In introducing the Constitution Alteration (Aboriginals) Bill 1967, Menzies’ successor as Prime Minister, Harold Holt, said, “The simple truth is that section 127 is completely out of harmony with our national attitudes and modern thinking. It has no place in our Constitution in this age.”

When put to the Australian electorate the usual practice of presenting a “Yes” case and a “No” case for these two amendments was not followed as no Member of Parliament could be found to authorise a case against the proposed amendments. This was reflected in the overwhelming support for the Referendum, remembering it was still a time when you had to be 21 years of age to vote.

These proposed amendments received 5,183,113 votes or 91 per cent in favour, the biggest majority ever given to a referendum question in Australia, and it passed in all six States. It should be noted that it was not until 1977 when the referendum approved an amendment to the Australian constitution to allow electors in the Australian territories to vote at referendums, Territorians could not vote in referendums. Their votes are only included in the national total, but in the 1967 referendum, the area of Australia with the most visible Aboriginal people, the whitefellas could not vote in that referendum (nor for that matter those living in the ACT, Cocos Islands, or Christmas Island).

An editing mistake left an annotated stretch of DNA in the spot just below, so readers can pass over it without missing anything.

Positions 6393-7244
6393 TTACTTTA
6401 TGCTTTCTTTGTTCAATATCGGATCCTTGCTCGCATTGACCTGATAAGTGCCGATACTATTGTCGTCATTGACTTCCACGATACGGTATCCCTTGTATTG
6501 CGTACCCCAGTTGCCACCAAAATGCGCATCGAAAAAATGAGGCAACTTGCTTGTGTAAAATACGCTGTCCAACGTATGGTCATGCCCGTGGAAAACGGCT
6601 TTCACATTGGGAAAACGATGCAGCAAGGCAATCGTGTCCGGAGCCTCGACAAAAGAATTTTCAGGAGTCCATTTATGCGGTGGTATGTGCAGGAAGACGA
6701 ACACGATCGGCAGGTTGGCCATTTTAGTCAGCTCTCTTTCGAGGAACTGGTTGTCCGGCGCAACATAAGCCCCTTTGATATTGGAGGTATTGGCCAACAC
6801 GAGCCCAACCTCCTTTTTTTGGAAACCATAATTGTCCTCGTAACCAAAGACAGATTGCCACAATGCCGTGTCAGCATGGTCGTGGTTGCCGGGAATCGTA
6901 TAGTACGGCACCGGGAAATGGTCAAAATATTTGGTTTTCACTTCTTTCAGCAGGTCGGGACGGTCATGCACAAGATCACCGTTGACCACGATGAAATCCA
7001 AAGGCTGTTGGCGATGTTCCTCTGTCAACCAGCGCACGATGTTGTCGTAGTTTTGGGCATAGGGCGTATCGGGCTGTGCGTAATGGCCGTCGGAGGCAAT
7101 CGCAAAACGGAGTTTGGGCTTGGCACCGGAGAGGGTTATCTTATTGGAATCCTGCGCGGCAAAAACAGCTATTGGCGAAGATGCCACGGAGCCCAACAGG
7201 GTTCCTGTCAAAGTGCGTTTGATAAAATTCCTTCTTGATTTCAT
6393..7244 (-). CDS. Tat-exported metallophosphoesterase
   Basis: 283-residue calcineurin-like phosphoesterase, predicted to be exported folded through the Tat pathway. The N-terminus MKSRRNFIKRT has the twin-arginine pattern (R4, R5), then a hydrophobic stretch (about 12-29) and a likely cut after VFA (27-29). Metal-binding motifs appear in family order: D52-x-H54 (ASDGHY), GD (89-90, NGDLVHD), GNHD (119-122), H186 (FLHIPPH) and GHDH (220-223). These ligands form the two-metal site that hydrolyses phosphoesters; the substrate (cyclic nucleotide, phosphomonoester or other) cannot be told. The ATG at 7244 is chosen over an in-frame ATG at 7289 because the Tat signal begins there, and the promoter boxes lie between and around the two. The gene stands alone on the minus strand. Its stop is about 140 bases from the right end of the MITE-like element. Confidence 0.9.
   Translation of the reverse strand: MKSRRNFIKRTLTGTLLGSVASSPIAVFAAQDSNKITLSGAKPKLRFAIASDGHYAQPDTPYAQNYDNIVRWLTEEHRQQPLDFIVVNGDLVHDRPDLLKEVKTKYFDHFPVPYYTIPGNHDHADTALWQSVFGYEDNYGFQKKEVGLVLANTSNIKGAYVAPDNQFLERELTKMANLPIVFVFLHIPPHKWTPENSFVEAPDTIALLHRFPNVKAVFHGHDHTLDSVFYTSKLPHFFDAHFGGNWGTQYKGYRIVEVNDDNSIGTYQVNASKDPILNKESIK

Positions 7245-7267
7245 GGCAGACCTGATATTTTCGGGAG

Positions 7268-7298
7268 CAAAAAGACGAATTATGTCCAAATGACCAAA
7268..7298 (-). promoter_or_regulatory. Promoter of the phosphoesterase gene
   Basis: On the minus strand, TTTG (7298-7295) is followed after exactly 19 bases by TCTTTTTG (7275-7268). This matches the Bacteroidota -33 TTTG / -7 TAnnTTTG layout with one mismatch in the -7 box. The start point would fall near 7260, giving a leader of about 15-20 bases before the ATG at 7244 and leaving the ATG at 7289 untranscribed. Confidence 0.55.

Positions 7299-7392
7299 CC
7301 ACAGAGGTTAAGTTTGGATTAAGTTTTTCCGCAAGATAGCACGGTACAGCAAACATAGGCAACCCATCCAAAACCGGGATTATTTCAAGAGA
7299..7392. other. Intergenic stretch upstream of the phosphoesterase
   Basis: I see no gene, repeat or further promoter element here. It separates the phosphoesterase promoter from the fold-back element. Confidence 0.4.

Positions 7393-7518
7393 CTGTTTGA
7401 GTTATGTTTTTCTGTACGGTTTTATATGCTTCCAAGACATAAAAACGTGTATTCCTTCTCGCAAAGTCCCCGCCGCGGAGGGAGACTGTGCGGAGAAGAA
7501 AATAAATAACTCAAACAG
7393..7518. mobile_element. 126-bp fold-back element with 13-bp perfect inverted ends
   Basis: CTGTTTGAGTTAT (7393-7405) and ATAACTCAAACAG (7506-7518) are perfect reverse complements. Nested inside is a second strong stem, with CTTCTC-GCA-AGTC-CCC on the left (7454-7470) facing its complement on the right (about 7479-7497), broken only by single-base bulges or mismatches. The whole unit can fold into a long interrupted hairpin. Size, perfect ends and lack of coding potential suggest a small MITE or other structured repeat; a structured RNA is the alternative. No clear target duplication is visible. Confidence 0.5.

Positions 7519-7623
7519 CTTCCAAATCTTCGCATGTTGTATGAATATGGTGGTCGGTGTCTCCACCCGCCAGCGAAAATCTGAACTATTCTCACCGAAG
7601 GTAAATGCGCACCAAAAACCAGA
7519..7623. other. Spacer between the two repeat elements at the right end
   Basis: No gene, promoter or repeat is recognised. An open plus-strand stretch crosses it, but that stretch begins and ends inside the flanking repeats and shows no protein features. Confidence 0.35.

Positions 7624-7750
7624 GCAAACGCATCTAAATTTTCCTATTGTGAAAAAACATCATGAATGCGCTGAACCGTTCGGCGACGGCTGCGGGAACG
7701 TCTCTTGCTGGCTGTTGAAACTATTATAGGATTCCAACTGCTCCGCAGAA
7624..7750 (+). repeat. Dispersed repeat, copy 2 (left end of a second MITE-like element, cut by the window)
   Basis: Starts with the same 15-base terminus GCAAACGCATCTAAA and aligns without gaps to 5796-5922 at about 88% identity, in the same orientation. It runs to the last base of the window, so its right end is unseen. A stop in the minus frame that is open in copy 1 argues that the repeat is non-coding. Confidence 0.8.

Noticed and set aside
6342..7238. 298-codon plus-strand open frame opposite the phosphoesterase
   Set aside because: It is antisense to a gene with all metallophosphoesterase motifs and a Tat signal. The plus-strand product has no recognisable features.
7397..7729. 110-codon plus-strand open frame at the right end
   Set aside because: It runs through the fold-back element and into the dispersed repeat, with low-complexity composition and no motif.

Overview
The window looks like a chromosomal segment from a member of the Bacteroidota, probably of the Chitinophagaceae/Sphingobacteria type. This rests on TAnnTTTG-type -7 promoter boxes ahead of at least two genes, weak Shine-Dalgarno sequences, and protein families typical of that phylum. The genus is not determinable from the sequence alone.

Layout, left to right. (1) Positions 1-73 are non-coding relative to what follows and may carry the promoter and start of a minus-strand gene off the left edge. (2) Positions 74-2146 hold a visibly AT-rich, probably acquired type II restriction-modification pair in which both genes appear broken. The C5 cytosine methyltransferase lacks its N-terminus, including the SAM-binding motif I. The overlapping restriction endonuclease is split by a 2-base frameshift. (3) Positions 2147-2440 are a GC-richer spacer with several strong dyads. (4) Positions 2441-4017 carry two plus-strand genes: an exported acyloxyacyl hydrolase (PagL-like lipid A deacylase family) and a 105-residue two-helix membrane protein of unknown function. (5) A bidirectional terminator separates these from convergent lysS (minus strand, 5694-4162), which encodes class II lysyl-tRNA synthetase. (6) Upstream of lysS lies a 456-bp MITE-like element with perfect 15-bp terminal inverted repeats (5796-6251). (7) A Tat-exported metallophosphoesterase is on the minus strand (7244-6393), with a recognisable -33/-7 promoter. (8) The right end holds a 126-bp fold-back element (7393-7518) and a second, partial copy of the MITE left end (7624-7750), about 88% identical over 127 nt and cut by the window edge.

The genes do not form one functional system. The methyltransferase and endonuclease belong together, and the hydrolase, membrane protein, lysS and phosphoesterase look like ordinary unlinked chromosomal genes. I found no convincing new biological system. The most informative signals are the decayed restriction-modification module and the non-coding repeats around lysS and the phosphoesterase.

The advent of the Aboriginal Tent Assembly populated by young Aboriginal activists sprang up in 1972, as an accompaniment to Black activism in the United States. Vietnam protests were another source of youth discontent. After all, one could be conscripted at 18 years but not entitled to vote. The sight of a tent assembly with campfires being lit in front of the then Parliament House assaulted the sensibilities of a conservative parliament.